A longitudinal study into the effect of grazing on claw disorders in female calves and young dairy cows

M. Holzhauer, B. Brummelman, K. Frankena, T.J.G.M. Lam

Research output: Contribution to journalArticleAcademicpeer-review

31 Citations (Scopus)

Abstract

To estimate the prevalence of claw disorders in youngstock and first parity heifers and to evaluate the effect of grazing on claw disorders, 10 Dutch dairy herds participated in a 2-year longitudinal study. Five herds were zero-grazed, while in the other five herds cows and youngstock had access to pasture during the summer. Twenty female calves 15%. The prevalence of DD increased considerably around first calving on both the grazing and the zero-grazing farms. The prevalence of IDHE increased with age while SH prevalence showed a more fluctuating pattern. Digital dermatitis was less frequently observed in pastured animals than in permanently housed animals (OR = 0.12–0.64 depending on month of observation; P <0.05), with the strongest effect being seen during the period when the herds which grazed cattle actually had animals at pasture (May to August). Grazing was also associated with lower levels of IDHE and SH, again particularly during the grazing season.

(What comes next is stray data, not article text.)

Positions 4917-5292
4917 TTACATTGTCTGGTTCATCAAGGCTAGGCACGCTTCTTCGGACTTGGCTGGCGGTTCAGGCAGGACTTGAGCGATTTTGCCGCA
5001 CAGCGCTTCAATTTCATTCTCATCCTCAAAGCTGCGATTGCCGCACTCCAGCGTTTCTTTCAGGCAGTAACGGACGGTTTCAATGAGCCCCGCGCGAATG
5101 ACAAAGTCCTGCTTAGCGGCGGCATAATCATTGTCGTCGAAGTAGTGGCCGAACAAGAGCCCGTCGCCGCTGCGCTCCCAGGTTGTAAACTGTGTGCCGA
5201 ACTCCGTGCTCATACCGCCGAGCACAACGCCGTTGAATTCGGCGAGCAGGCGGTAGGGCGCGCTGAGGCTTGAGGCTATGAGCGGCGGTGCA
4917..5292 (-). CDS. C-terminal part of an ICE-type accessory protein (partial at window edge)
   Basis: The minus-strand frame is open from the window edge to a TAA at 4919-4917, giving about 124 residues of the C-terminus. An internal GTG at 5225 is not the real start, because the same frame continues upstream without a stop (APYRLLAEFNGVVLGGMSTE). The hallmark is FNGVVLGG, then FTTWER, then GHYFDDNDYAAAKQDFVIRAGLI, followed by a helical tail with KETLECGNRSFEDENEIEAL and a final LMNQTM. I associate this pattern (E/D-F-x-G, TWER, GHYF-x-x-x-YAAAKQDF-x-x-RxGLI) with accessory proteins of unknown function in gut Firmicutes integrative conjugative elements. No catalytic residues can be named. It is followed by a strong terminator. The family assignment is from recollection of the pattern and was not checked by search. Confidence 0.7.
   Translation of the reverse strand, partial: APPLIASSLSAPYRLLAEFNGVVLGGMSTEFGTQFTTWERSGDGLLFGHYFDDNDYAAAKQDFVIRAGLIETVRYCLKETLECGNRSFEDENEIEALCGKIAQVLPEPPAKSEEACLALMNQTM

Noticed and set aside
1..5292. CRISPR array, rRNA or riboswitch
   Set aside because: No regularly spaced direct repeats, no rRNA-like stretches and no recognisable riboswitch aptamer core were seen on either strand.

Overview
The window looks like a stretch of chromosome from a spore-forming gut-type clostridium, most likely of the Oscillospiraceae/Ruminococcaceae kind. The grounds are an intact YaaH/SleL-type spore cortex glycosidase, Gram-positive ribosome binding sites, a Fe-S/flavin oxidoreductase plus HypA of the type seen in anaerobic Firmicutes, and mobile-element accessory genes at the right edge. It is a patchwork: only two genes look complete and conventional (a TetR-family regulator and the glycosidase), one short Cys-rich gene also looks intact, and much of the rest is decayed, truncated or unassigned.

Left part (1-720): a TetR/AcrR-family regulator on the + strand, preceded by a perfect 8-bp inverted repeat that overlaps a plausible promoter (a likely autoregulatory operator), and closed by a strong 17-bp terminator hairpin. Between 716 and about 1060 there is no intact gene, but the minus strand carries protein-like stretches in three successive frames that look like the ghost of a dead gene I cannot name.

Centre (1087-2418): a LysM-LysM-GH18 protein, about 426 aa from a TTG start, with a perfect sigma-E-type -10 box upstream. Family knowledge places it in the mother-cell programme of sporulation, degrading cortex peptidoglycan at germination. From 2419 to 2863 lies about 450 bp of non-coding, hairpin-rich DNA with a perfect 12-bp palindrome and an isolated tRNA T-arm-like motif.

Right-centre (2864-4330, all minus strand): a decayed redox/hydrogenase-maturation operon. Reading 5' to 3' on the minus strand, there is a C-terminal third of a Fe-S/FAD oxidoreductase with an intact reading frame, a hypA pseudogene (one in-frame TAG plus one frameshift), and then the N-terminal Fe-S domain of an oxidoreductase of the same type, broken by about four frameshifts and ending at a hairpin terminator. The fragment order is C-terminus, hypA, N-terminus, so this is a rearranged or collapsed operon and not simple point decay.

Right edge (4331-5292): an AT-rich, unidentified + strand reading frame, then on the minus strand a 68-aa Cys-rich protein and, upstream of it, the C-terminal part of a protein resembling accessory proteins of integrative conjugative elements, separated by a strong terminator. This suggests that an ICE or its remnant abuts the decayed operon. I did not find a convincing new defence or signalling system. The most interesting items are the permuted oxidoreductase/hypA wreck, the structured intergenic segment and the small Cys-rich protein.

Original languageEnglish
Pages (from-to)633-638
JournalThe Veterinary Journal
Volume193
Issue number3
DOIs
Publication statusPublished - 2012

Keywords

  • digital dermatitis
  • risk-factors
  • sole hemorrhages
  • milk-production
  • new-zealand
  • lameness
  • prevalence
  • cattle
  • lesions
  • netherlands

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